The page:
“Sawadee” is the gracious greeting from Thailand that we extend to you. So, here comes this month’s loveletter . . . and we begin with a wonderful welcome to some new faces.
Mark & Jill Herringshaw are re-joining YWAM full time as Coordinators for YWAM Associates North America. For many years they pastored in Minneapolis/St Paul after spending three years in the 1980s with YWAM Cambridge in Canada. Mark & Jill have four children, Emily, Elisabeth, Matthew & Michael. Emily (NYC) and Elisabeth (South Africa), have both completed a DTS.
The Road Less Littered
The title of this little piece is lifted from Scott Peck’s, “The Road Less Travelled,” a book I highly recommend. The author found Jesus while writing the book, and in it he basically reminds us that life is difficult and that we all seem to be born with a tendency to try and avoid the difficulties that we face.
A few months back we discussed the merits of walking as physical exercise. Early on in life we learn to walk, then we walk to school (well, at least we used to); we walk with close friends, we eventually walk away from Mom & Dad, we may get married and walk hand-in-hand with our spouse, and then finally, we walk our last step.
We ‘walk’ through this life on an imaginary road, and we pretty much get to choose its direction. So, all of life is a walk – though not always a ‘walk in the park!’
But there can be a downside to our walk through life.
We can walk away from the responsibilities and friendships of life: we can walk away from an education or a job; we can walk out on a husband or wife, not to mention the children.
And of course like Jonah, we can walk away from God. Or try to.
There’s another kind of walk that really troubles me and that’s when we walk over and on the people we know. This usually comes because of our need to have power and control, or maybe from our own insecurity. This insecurity can be found in almost anyone, and it becomes harmful when we walk over or on others in order to get things done.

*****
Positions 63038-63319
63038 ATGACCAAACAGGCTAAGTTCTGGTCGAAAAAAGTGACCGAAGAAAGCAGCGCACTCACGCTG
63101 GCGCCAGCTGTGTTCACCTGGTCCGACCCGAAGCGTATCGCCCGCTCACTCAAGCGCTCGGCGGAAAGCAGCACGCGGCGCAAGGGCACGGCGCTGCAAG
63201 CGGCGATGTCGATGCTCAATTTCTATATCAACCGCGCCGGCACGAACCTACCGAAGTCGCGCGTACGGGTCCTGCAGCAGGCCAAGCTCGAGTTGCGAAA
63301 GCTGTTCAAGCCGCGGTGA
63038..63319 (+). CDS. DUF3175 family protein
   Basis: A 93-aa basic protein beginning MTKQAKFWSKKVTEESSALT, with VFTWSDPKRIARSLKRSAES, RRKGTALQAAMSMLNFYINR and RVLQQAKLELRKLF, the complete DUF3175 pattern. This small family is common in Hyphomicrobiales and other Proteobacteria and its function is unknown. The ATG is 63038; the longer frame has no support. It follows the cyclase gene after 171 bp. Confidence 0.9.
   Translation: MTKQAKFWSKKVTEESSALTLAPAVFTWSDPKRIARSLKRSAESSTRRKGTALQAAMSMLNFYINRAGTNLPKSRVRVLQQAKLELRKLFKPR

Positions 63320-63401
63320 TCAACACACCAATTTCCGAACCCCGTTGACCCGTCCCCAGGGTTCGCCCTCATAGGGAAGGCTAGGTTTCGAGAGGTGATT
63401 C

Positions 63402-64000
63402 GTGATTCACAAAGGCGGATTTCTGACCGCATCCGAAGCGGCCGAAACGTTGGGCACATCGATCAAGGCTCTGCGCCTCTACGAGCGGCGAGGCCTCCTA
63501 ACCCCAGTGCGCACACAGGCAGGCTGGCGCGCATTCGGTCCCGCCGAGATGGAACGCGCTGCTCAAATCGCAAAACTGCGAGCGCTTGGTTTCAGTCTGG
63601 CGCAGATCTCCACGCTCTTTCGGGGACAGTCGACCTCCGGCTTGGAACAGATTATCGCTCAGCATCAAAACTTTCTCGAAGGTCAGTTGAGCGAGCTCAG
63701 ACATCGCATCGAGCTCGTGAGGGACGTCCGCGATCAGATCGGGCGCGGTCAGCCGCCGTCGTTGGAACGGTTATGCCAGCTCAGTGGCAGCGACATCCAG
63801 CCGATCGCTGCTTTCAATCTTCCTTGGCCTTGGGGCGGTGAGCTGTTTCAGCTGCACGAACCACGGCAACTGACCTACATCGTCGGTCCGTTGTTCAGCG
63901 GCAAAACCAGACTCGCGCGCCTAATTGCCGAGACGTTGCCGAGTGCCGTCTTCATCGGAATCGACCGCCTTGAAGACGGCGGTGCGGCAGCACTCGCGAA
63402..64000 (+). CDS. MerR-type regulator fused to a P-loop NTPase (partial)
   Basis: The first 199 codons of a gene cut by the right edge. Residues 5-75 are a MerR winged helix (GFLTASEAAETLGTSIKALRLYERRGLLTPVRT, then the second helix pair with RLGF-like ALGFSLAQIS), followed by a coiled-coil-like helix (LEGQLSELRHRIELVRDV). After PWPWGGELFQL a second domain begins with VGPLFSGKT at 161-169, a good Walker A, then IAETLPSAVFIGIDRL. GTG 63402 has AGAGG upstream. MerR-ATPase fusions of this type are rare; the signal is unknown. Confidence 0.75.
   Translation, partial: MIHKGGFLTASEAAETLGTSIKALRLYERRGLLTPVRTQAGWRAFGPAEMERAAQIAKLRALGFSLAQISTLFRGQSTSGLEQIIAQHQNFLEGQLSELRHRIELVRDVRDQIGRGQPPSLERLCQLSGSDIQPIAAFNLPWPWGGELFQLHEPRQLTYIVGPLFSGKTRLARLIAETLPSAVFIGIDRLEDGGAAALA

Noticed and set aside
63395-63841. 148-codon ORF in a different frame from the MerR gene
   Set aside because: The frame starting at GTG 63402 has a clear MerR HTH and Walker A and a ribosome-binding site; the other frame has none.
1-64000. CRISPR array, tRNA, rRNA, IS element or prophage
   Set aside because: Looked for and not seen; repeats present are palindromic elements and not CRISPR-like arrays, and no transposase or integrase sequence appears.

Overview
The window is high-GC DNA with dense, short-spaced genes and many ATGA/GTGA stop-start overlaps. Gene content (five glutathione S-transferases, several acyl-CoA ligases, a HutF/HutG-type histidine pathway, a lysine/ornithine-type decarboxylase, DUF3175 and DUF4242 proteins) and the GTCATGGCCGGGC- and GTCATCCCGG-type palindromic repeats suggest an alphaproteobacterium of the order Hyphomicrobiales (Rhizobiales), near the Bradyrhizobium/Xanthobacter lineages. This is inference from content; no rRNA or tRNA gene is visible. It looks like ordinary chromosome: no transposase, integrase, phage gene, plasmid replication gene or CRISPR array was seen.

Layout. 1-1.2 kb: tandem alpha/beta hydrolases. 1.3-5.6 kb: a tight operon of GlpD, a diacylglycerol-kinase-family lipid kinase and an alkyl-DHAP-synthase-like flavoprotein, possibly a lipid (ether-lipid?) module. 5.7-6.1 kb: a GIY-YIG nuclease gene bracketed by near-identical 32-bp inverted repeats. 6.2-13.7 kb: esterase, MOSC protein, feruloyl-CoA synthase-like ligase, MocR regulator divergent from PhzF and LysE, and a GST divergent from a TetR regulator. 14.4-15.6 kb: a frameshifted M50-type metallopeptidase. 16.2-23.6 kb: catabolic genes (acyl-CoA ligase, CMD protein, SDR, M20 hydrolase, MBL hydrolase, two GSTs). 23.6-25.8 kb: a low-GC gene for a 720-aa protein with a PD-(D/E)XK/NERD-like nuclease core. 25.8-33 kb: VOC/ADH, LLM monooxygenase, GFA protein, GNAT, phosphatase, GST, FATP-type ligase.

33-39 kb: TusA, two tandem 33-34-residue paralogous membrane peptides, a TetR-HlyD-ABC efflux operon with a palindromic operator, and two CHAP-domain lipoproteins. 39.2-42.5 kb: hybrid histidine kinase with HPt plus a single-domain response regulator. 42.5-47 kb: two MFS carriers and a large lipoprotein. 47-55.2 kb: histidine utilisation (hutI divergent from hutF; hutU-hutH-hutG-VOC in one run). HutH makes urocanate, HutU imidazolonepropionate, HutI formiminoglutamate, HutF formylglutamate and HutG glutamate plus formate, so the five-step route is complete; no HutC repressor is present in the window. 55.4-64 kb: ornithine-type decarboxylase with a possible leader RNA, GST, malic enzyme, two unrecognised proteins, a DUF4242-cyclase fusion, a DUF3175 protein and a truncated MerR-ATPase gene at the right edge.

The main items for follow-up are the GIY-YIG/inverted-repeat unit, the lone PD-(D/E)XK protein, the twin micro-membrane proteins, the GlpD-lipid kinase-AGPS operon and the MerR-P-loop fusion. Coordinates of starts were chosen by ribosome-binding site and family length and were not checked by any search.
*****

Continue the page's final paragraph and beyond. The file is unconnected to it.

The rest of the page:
Let’s be honest with ourselves. It’s good for all of us to look back over our shoulder at our own meandering ‘road of relationships,’ and remember the people we have known and walked with; the ones we have been close to, broken up with and hurt. How many of them are happily waving blessings at us now? Is less road less littered because you maintained good relationships?
Or do numbers of hurting people lie littered along that trail that stretches out behind you? It may not be too late to do something about them.
How can I measure my own score on the ‘road of relationships’? Can I say that I love God whom I have not seen, if I do not love my brother (or sister), whom I have seen? (1 John 4:20)
The singular, defining mark of a follower of Jesus is love. And love can only be defined in terms of our everyday relationships. Love is forgiveness. Love is seeing the image of God in others. Love is . . .
May your ‘roadies’ rise up and bless you,
Some Choice Ones by Sir Winston Churchill
[Looking for deep spiritual insights? Better skip these.]
An appeaser is one who feeds a crocodile, hoping it will eat him last.
Attitude is a little thing that makes a big difference.
A pessimist sees the difficulty in every opportunity; an optimist sees the opportunity in every difficulty.
We make a living by what we get, but we make a life with what we give.